A hum-um-um-um-um-um-ummable Merrily

This time last week I went to see Stephen Sondheim and George Furth’s Merrily We Roll Along at the Menier Chocolate Factory in Southwark.

It was, in a word, stupendous. And unsurprisingly so. I’m part of that peculiar subset of theatre fans left cold by the majority of musicals – classics or otherwise – but who consistently and contrarily go berserk for Sondheim.

I don’t know why it is. Actually, scratch that. I do. It’s the humanity, the wit, the dexterity, the warmth, the imagination. Above all, it’s the intoxicating sense of joy in the English language; the Shakespearean determination to master our fiendishly duplicitous lexicon; to achieve a lyrical perfection that demonstrates how, just as mathematics is tailor-made to describe the universal laws of physics, English is a heaven-sent tool for articulating human emotions. All that, of course, and the bloody amazing music.

None of which will come as a surprise to fellow Sondheimians – and all of which, no doubt, will shock and appal those who’ve never understood him.

Because this is the really weird thing about Sondheim. It’s not that he divides opinion so fiercely. It’s that the very things which his admirers proclaim as his greatest strengths are also those whose absence or, indeed, existence, are deplored by his detractors.

So while I celebrate the wit, others find Sondheim too clever for his own good. And while I find no end of empathetic warmth in his characters, others come over almost frostbitten by the clinical detachment.

I mention it because Merrily is a musical which brings these issues sharply into focus. Telling the backwards tale of an idealistic show-writing trio trying to make it big on Broadway, the show offers a meta-commentary on Sondheim’s own experiences and reputation.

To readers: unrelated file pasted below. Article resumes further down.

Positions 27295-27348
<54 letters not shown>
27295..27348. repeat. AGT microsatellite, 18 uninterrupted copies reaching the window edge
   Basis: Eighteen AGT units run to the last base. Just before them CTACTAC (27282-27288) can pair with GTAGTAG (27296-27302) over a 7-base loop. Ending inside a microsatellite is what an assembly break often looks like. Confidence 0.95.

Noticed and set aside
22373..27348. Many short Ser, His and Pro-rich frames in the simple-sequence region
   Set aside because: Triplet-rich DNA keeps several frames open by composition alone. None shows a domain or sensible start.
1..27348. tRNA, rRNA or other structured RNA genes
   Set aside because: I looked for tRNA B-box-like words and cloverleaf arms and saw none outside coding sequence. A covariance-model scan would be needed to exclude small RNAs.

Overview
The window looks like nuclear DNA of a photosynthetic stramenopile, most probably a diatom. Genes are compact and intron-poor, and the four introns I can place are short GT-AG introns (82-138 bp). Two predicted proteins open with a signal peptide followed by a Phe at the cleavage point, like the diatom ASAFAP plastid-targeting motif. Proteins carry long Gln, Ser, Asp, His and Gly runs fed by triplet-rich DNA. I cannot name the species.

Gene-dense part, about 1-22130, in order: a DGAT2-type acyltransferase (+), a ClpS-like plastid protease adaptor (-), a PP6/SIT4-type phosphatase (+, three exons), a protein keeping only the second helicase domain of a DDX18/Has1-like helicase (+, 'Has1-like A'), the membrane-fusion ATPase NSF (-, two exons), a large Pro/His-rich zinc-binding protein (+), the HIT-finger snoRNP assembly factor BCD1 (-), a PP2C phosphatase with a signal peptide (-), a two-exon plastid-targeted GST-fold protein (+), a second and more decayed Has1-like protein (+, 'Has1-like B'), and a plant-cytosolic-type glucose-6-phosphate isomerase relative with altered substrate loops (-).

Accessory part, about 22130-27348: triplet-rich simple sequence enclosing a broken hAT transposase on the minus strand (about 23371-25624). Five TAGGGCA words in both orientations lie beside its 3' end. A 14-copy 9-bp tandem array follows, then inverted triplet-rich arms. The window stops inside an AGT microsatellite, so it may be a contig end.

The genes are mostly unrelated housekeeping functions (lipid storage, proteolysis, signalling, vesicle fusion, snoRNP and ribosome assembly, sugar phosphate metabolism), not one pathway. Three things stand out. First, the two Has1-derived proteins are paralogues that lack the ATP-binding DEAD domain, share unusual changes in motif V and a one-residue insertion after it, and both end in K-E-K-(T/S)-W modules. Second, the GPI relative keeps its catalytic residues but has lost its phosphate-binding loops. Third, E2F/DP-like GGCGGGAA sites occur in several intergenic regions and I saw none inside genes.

It comes to the surface in the climactic number ‘Opening Doors‘, which chronicles the characters’ earliest attempts at collaboration. At one point, their producer-to-be (played originally by a young Jason Alexander, captured on film in the clip below) criticises their big song. Why? Because, in his words, ‘There’s not a tune you can hum.’

You don’t have to be a Sondheim expert to see that this is the composer getting revenge on his critics. But the real genius of Merrily’s retribution isn’t in the cheap (albeit hilarious) shots like the one above; it’s in the fact that the score is arguably the composer’s own most memorable and, indeed, ‘hummable’ achievement.

After last Friday night, I feel surer of this than ever. Not because the musical performances were exceptional (though they were), but because I found myself sitting beside a couple who sang, stamped their feet and conducted their way through every number.

It was, of course, unbelievably annoying. But it was also weirdly invigorating. For a fleeting couple of hours, Sondheim could hardly have felt more accessible or, for that matter, more commercial. It was like the whole world loved him.

Better still, it filled me with hope that one day they really might.

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Posted on February 22, 2013, in Music and tagged , , , , . Bookmark the permalink. Leave a comment.

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